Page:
For a full year now, we’ve been learning to live life out of the ordinary. Life unpredictable, unforeseeable, unexpected. Life iffy, unlooked for, out of left field, not in the cards, subject to change, can’t-count-on-it life.
At all levels of life–personal, familial, local, national, global–we no longer know what’s normal. COVID-19 (with its many and fast-mutating variants) is pushing each of us, all of us, to our personal limits. Climate change is upon us now: This year’s arctic weather has been a season-long challenge, and when summer arrives, extreme heat and hurricanes and fires will challenge us, too. Our basic life-support systems–electrical power, water, fuel–are controlled by politicians who value their abstract ideologies more than the daily needs of the people they’re responsible for. And the democracy that seemed so solid is now revealed for what it is: easily broken, sadly corruptible, as fragile and as ephemeral as the icycles hanging off the roof.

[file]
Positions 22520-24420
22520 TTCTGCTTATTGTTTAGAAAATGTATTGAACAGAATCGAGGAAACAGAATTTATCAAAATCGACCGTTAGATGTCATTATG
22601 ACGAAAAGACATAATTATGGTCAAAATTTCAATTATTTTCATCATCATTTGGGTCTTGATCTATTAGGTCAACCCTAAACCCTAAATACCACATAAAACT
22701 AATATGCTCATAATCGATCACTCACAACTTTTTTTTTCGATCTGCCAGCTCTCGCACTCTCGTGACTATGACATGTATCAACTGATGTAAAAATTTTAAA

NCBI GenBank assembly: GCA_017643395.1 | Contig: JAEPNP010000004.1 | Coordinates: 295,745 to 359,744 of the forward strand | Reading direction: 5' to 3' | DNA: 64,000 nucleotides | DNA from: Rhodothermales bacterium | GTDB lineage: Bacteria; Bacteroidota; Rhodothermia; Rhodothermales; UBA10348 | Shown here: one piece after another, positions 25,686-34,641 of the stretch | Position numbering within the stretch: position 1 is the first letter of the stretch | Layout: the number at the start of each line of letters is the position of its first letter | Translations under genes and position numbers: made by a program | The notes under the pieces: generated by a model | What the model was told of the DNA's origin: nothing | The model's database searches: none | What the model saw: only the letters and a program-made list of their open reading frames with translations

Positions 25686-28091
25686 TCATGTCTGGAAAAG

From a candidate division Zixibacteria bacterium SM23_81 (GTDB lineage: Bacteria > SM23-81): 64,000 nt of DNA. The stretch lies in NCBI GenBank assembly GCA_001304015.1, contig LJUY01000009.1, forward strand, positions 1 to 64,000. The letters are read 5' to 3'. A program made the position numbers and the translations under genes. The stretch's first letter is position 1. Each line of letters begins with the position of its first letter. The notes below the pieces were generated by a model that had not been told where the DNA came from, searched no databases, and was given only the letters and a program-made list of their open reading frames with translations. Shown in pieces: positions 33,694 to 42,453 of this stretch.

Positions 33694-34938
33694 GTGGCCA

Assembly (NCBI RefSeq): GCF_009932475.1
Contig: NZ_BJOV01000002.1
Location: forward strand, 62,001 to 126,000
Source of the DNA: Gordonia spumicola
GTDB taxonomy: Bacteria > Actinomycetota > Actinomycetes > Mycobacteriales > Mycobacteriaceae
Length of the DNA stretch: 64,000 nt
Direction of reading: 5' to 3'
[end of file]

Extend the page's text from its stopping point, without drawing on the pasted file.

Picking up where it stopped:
Here in Texas, our five-day power disruption and its many fallouts are requiring all of us to think how extraordinary our lives have become. Yet we go on, don’t we? We do what has to be done to keep warm, feed our families, keep the kids focused on school, help the neighbors, contribute a little extra (time, money, effort) where we can. We need to give ourselves credit for holding things together.
And then there are the uncounted quiet heros who are managing all that–as well as getting up every morning to do the jobs that have to be done to hold us all together: the nursing home staff, grocery clerks, delivery truck drivers, teachers, plumbers and electricians, nurses and doctors, computer technicians, and more, many more.
So whatever else you’re doing this coming week, please take a few minutes every day to count the many ways you’ve learned to cope in these uncertain times. And then to thank the people who are enabling you to do what has to be done. When the going gets rough, they’re the ones who keep us going.
Not to make loss beautiful,
But to make loss the place
Where beauty starts. Where
the heart understands
For the first time
The nature of its journey. . .
(“Not to Make Loss Beautiful, by Gregory Orr. Read the full poem here.)